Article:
Scott joins Leo to help Doug from Albuquerque, NM figure out what TV to buy. Scott says that the "spousal acceptance factor" is high on big flat screens, but not on speakers all over the house. So for Doug, a soundbar is probably best. As for the TV, Doug's living room is in a bright area, with plenty of windows, so Scott says an LED LCD TV is going to be the best option.
Paul created a "man cave" with a great home theater system, but now he's getting a 60" Samsung UHD TV for the family room. He wants to get a good, budget sound bar. Leo says that one of the best out there is from Vizio.
John is looking at his 43" screen and thinking it's way too small. How large should he get for his next one? Leo says that 43" is way too small to get an immersive experience. Sitting at 8-10 feet away, he'll want to get the largest screen that he can afford. He should check out the RTings size calculator here. There's also the "spousal acceptance factor" to keep that in mind. John should at least have a 55-60" screen.
Don has Vizio 70" HDTV running through a Sony 7.1 surround sound system, but when he enables the CEC functionality, it takes away the 7.1 Dolby surround. Leo says that CEC lets him turn on the Apple TV and lets it control the receiver. The problem is, results vary from TV to TV, so one TV may give him the center channel while the next doesn't. Leo advises turning off CEC and let the receiver handle it. It's more likely that the device isn't encoding it properly.
Earl is buying an LG 55" OLED TV. What's a good sound bar to go with it? Leo says that TVs have speakers, but they're largely an afterthought and they sound terrible. The TV manufacturers expect people to invest in a home theater system. An AV Receiver with surround sound and subwoofer is the best option, but if he needs to go with the sound bar option, then Leo says that Scott Wilkinson really likes Onkyo, Vizio, and Yamaha.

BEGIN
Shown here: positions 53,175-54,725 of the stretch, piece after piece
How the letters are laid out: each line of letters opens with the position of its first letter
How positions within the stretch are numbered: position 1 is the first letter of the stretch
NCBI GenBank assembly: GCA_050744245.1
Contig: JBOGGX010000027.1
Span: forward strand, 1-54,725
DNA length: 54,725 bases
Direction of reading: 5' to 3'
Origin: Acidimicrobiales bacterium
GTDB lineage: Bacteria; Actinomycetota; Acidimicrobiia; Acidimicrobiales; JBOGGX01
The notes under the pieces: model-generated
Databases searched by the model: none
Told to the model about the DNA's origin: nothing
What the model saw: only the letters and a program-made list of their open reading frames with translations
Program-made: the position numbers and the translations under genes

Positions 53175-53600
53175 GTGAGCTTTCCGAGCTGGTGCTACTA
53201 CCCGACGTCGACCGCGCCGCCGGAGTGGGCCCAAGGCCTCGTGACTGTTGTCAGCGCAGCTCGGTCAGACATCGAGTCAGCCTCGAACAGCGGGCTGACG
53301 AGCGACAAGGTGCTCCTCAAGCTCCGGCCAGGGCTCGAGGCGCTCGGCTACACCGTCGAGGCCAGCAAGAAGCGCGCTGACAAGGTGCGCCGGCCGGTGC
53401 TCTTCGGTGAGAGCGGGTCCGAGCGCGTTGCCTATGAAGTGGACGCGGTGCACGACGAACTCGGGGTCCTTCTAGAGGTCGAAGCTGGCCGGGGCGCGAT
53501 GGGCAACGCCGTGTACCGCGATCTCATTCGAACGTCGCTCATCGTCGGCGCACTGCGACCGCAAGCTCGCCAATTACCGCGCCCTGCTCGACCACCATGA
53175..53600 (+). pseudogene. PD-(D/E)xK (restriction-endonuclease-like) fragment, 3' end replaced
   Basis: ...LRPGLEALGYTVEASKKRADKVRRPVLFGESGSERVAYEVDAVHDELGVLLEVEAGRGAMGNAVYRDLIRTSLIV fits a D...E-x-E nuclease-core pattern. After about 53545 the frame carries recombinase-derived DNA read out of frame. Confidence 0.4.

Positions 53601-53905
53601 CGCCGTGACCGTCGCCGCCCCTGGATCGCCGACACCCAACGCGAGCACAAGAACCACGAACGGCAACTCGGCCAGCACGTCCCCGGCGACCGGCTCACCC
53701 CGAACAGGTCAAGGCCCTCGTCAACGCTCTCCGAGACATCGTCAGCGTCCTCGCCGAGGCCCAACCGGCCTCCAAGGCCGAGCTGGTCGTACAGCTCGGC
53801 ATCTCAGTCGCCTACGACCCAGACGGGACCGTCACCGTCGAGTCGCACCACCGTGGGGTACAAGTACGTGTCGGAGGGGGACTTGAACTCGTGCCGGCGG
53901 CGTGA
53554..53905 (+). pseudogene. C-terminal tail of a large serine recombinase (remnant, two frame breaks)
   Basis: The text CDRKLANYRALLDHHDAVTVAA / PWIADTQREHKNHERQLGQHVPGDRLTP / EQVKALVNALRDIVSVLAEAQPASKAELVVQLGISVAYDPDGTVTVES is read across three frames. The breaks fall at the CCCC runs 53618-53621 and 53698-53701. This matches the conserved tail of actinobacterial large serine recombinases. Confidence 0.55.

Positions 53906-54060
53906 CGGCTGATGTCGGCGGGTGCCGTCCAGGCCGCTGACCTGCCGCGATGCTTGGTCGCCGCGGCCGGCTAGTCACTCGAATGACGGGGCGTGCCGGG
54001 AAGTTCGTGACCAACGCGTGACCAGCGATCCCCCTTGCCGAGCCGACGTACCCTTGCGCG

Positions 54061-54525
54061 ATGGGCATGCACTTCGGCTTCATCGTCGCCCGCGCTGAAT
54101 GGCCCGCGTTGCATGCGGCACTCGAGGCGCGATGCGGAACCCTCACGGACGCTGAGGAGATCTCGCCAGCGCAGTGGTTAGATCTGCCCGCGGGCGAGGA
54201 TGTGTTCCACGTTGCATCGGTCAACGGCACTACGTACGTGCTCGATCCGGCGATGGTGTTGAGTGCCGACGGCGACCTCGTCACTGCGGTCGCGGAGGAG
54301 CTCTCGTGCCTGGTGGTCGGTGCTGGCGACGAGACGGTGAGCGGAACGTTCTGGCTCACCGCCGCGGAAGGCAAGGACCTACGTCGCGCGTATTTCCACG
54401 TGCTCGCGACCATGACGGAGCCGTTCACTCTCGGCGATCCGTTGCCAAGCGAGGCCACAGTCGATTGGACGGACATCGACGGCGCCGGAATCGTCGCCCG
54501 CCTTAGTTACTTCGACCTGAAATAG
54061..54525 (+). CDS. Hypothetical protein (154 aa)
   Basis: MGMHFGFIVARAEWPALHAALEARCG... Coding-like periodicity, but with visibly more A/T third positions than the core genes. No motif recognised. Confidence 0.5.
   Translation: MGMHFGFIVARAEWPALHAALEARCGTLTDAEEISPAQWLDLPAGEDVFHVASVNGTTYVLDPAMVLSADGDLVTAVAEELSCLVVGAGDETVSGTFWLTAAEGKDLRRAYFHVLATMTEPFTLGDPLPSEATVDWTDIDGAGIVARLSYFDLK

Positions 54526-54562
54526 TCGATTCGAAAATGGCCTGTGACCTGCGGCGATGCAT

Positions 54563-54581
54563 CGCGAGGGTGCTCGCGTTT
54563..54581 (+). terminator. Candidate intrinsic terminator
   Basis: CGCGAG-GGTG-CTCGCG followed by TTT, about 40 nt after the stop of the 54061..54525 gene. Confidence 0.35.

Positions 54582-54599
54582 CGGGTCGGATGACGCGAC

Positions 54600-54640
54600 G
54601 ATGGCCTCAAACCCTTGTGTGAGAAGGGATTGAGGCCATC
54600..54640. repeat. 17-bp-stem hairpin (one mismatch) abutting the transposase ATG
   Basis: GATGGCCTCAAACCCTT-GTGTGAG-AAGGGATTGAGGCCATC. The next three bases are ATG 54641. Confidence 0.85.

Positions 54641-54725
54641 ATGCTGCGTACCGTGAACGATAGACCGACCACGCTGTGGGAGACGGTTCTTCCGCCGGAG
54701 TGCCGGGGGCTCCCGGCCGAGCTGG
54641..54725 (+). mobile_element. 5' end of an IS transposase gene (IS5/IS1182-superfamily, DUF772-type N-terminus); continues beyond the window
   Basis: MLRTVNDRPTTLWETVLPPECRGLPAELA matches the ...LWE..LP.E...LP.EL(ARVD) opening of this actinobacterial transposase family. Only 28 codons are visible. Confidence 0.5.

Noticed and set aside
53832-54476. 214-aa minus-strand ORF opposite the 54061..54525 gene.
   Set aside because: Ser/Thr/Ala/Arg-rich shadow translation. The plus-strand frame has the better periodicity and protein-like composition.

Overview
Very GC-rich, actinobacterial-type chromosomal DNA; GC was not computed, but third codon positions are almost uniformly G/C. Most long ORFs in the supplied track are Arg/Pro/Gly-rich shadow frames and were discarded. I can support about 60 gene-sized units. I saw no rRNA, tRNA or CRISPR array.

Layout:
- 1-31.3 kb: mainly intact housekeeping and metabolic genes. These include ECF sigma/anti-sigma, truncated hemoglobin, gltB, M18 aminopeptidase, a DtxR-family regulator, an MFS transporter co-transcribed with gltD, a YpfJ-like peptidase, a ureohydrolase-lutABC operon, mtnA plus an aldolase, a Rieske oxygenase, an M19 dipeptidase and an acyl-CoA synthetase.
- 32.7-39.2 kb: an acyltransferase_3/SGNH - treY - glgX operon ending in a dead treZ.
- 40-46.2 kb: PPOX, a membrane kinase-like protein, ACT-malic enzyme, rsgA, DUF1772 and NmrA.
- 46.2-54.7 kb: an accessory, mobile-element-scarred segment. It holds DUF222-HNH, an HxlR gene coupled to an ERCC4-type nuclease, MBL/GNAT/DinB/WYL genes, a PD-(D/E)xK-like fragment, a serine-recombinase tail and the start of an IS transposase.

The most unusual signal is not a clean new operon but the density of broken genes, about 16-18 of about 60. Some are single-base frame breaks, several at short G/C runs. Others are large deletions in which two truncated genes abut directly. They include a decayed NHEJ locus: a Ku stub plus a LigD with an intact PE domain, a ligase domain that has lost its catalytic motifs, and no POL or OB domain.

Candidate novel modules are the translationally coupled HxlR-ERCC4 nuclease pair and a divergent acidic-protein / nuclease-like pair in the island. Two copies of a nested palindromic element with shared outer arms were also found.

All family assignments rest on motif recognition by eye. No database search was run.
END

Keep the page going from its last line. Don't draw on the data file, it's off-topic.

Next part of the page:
Scott says that digital signal processing is at the heart of a soundbar, and they are great for small living rooms. Atmos is now making its way into soundbars and it's the least expensive way to significantly improve your sound, especially if your soundbar comes with a subwoofer. Leo says that there's a wide range of prices for soundbars, though, and Scott agrees. You get what you pay for. But there are some good budget brands out there including Vizio (of course) and Polk.
Jim was having an issue with a blue line on the bottom of his Vizio and they shipped out a replacement TV with professional installation to replace the TV. It was a great customer service experience. Leo says that's a fantastic thing that rarely happens these days. Margins have shrunk so drastically that we lose that kind of support service. Vizio also has a really good product, so they're standing behind it.
Scott says that Vizio has a new higher end 65" UHD LED TV that includes Dolby Vision and HDR10 for $1200. Scott says it's a great TV and if he had a gripe, it's that the black levels aren't as dark as they could be. But for the price, it's a fantastic buy.
Kevin wants to upgrade his TV and is wondering if HDR is important. Leo says it is. He won't see a lot of HDR content just now, but moving forward everything will come out mastered for HDR. So he'll be on the right side of that by getting an HDR compatible TV. He won't really see 4K broadcast for the next few years, though. He'll get it from streaming sites like Netflix and Amazon. He'll also want to get a UHD-HDR BluRay player. Leo likes the Xbox One S.